An analysis by the US Centers for Disease Control and Prevention found some of us increased our consumption of unhealthy snacks and desserts, including chips, cookies and ice cream, while also guzzling more sugary drinks such as sweetened coffee and teas, regular sodas, fruit drinks, and sports or energy drinks.

Over a third (36%) of the nearly 4,000 Americans who were surveyed in June 2020 reported sometimes consuming more unhealthy snacks and desserts than before the pandemic, while 22% said they sometimes drank sugary drinks.

However, 16% said they ate snacks and sweets often or always, while 10% said the same of sugary beverages. People who reported consuming the most unhealthy foods and drinks were more likely to identify as Hispanic or Black and be younger than age 65, obese, female, and of lower income and education levels.

The same survey also asked about food availability and safety. Nearly 6 in 10 people — predominately lower-income, unemployed, Black or Hispanic adults — said they were worried about not being able to obtain food at nearby stores or were concerned they might catch Covid-19 from food. Early fears that Covid-19 could be spread via food packaging were quickly discounted by scientists.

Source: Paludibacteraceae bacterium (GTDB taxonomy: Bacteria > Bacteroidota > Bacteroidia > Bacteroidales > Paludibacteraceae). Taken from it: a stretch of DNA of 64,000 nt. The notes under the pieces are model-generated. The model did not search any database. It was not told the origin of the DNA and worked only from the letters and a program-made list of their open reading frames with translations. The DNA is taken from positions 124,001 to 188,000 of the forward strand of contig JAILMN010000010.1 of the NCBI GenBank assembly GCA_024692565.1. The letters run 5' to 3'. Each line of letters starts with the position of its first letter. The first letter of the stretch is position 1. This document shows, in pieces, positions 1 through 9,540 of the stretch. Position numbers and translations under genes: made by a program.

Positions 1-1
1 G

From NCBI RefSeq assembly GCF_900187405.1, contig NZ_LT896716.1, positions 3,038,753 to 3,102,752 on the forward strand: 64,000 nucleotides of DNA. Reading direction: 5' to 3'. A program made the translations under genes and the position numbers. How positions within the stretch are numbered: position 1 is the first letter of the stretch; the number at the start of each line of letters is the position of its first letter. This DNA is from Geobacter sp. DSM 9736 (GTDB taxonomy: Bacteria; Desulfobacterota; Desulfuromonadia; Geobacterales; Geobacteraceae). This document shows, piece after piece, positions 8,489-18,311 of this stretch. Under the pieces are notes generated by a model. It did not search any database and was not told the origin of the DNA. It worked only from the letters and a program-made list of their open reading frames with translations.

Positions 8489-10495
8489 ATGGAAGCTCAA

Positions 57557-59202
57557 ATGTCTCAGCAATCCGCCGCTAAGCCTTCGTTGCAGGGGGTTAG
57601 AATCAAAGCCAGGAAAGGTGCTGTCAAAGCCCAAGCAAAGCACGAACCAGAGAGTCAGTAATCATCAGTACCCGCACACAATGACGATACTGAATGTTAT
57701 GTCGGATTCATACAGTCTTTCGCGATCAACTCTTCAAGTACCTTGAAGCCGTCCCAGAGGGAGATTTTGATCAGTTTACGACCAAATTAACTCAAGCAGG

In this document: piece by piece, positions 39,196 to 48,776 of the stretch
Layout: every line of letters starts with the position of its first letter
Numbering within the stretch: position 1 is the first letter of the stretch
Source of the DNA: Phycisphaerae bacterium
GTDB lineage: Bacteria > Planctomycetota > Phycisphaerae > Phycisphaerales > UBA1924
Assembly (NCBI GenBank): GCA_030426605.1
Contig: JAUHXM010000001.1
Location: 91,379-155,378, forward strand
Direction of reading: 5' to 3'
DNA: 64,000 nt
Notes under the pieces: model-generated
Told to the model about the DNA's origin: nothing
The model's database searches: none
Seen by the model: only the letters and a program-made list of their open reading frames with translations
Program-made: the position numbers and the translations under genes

These findings “highlight the importance of strategies and communications that reduce fears and prevent unintended negative behaviors,” such as food hoarding and panic buying, said dietitian Brianna Dumas, a fellow in the CDC’s Research Participation Program, in an abstract.

In addition, public health officials should stress “consumer awareness of food access options during emergencies, including promotion of hunger safety net programs, especially among disproportionately affected groups,” Dumas said.

A drop in healthy foods

Another study analyzed the diets of more than 2,000 Americans before and during the pandemic and found a decrease in the consumption of healthy foods, including vegetables and whole grains, during the past year.